EXCLUSIVE: Sir David Attenborough spoke to Helen Herimbi about ‘Blue Planet II’, ahead of its African TV debut this weekend

A few members of the media from all around the world are sitting in a room at the BFI IMAX in London, waiting for Prince William, the Duke of Cambridge, to arrive to a royal world premiere of Blue Planet II. But I am more excited that I’ll get to sit down with the series presenter, naturalist and broadcast icon, Sir David Attenborough.

When Attenborough walks into the room, it’s like we’re all kids again. He picks up a heavy book about the series, Blue Planet II: A New World of Hidden Depths – for which he wrote the foreword – then, with tongue firmly in cheek, he says: “Do you think perhaps they will give me one of these?”

That’s pretty much the core of his presence.

Attenborough is aware that he has all ears and so, he makes interactions memorable. In 2001, the world saw the first multi-award-winning Blue Planet series – which uncovers the wonders of the oceans. It was the most-watched natural history programme in the UK for 15 years running. It was narrated by Attenborough, who also writes the script. It took the BBC Natural History Unit four years to complete a follow-up.

Blue Planet II is an astonishingly up-close look at creatures I didn’t know existed. This season has seven episodes that run just under an hour and it’s wonderful to see how Mzansi plays a role in what really feels like a film. There are expeditions to the Eastern Cape to check on the Indo-Pacific Bottlenose Dolphin, as well as visits to the Wild Coast and even kelp forests of the Cape. Expect to learn more about the Common octopus, Pyjama shark, Sevengill shark, Cape fur seal, Bamboo kelp and Split fan kelp.

After the screening, the series’ executive producer, James Honeyborne, is sitting next to Attenborough. I remark that the first time their paths crossed was about 20 years ago on the BBC’s Wildlife on One – of which Honeyborne was the producer and Attenborough was the presenter.

“Well, David has obviously been doing it a lot longer,” Honeyborne says with a sly grin towards Attenborough, “but that was when I got my first break and got to make my first film with David.”

“Which one was that one,” Attenborough flips around in his chair to look at Honeyborne.

They laugh as they pinpoint a few episodes. Then Attenborough says: “the message has always been the same. We’ve always tried to do the same thing. We’ve always tried to show people the natural world as it is and show people why it is interesting and beautiful, and so on. That’s what my ambition has always been.”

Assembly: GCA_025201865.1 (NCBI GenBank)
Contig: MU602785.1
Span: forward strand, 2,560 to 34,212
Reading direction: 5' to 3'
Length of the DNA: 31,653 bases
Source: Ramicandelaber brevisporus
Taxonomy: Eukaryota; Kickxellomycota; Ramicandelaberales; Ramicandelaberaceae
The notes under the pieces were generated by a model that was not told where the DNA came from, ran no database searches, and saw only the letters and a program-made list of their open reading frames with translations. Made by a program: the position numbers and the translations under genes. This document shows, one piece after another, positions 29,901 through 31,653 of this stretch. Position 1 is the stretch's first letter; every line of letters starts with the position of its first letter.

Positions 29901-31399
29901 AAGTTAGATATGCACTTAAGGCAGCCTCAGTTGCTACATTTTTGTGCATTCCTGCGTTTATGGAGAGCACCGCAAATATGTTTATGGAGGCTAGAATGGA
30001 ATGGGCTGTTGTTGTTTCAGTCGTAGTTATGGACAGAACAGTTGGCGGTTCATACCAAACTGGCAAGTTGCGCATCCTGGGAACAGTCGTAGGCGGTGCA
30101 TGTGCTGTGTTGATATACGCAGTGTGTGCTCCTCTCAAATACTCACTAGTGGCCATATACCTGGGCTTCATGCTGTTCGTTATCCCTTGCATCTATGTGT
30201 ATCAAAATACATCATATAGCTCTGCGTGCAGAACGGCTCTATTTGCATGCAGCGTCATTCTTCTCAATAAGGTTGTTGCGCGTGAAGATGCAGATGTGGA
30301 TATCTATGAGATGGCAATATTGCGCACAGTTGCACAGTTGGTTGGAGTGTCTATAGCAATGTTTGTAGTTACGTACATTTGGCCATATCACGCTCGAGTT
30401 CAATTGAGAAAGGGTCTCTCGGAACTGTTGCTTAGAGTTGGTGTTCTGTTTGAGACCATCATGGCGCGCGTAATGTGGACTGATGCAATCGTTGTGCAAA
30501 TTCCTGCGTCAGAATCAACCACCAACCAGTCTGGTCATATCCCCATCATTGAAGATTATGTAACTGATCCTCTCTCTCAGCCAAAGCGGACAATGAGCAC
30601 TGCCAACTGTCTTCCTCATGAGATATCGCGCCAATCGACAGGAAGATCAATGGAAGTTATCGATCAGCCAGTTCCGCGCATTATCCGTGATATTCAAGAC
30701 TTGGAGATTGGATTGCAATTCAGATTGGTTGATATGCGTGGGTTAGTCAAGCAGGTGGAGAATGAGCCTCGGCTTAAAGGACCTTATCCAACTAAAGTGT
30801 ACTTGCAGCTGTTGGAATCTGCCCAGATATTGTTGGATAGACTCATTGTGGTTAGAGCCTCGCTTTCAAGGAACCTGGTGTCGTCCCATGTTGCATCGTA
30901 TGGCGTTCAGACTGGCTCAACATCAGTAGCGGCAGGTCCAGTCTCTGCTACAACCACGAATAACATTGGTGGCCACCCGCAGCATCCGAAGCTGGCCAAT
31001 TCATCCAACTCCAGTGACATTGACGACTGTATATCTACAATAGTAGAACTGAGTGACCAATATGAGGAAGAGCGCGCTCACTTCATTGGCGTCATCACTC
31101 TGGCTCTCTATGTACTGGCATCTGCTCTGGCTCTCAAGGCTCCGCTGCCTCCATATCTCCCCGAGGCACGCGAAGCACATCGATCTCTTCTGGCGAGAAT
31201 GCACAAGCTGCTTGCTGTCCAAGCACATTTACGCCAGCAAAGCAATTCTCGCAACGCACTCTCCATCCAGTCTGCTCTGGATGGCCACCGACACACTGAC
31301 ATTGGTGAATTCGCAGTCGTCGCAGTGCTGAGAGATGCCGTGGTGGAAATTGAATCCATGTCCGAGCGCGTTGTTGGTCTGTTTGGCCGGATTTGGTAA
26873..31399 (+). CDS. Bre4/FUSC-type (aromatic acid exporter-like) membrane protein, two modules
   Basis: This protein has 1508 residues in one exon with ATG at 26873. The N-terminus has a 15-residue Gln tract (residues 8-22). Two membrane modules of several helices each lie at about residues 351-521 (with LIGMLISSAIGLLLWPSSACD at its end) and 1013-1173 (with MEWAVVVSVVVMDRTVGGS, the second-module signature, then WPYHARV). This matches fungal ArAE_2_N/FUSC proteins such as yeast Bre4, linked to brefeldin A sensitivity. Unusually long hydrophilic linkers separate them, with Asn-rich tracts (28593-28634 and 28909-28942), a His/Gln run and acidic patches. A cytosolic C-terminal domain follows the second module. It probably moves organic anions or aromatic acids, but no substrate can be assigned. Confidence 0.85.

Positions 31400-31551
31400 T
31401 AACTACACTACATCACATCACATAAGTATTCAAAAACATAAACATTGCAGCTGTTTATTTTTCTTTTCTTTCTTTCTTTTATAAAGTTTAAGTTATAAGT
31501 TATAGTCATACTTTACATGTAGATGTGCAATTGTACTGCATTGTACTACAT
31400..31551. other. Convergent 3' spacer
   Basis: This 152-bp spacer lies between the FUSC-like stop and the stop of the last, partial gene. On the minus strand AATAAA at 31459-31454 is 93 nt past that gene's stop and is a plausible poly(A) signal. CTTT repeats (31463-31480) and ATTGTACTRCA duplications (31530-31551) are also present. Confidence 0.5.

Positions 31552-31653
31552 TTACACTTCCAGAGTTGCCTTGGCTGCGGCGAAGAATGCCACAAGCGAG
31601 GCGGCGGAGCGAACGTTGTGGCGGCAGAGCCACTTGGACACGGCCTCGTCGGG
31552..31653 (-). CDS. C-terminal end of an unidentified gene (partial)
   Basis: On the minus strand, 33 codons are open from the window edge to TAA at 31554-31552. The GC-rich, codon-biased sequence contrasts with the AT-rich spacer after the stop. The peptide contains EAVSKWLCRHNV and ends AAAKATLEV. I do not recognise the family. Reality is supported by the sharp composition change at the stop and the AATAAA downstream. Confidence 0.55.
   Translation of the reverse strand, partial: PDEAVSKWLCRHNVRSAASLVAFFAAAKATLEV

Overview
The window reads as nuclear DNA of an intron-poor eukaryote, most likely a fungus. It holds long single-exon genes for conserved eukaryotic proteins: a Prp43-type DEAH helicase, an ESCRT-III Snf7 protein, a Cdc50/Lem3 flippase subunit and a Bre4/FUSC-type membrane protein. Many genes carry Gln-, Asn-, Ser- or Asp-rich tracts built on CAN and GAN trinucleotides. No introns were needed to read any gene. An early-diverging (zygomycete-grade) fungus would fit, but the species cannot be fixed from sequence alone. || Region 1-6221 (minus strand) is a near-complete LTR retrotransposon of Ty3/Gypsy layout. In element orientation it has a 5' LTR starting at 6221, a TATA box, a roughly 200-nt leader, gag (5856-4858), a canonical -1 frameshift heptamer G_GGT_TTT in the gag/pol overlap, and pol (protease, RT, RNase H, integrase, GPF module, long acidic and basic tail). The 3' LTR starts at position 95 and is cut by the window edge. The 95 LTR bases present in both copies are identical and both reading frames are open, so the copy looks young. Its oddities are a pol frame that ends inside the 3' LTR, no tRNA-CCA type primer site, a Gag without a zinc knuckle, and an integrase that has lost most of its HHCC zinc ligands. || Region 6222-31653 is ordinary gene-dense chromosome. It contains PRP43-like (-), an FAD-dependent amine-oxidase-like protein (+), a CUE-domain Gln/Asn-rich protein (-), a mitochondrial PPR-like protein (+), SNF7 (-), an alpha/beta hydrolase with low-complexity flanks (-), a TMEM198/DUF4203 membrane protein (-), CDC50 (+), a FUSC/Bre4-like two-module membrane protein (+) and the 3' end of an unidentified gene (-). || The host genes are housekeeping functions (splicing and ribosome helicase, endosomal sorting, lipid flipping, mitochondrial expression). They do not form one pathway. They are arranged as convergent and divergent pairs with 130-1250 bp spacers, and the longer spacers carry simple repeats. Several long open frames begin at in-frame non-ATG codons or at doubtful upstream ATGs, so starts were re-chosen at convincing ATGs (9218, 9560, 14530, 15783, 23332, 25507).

“The technology has changed beyond recognition. The change from film onto electronic had huge implications. The fact that you could remove the lens from this big thing that churns around film – the fact that you could send the picture a half a mile away to a camera transformed things.”

I ask Honeyborne what he has learned from working with Attenborough since that first day two decades ago and before he’s had a chance to answer, the funny Attenborough quips: “Well, he’s become more awkward.”

Again, we laugh and Honeyborne finally says: “ he still has the same passion and enthusiasm and I’m still learning, so it’s great!”

Attenborough prides himself on getting you hooked on sea life from the first sentence. “Getting the words right is very critical,” he says. “I think it would be true that I have, by and large, spent more time trying to get the first five minutes right than any other five minutes in the programme.”

As a writer myself, I would be remiss to not ask him about how he seems to be the GOAT of broadcast commentary. He says: “It seems to me that there are some very simple rules when it comes to writing commentary. One is that you don’t tell people what they can already see.”

“The other is that you don’t use too many words. I haven’t yet written a script that I have come back to 10 years later and not said: ‘There were just about 10% too many words. You should have cut out even more.’”

“The other is you don’t get carried away by literary excitement and suddenly decide you’re going to make flowery language with all kinds of metaphors and similes, which are not necessary when people can see what you’re writing about! Commentary is secondary to the picture.” Watch the master in action this weekend.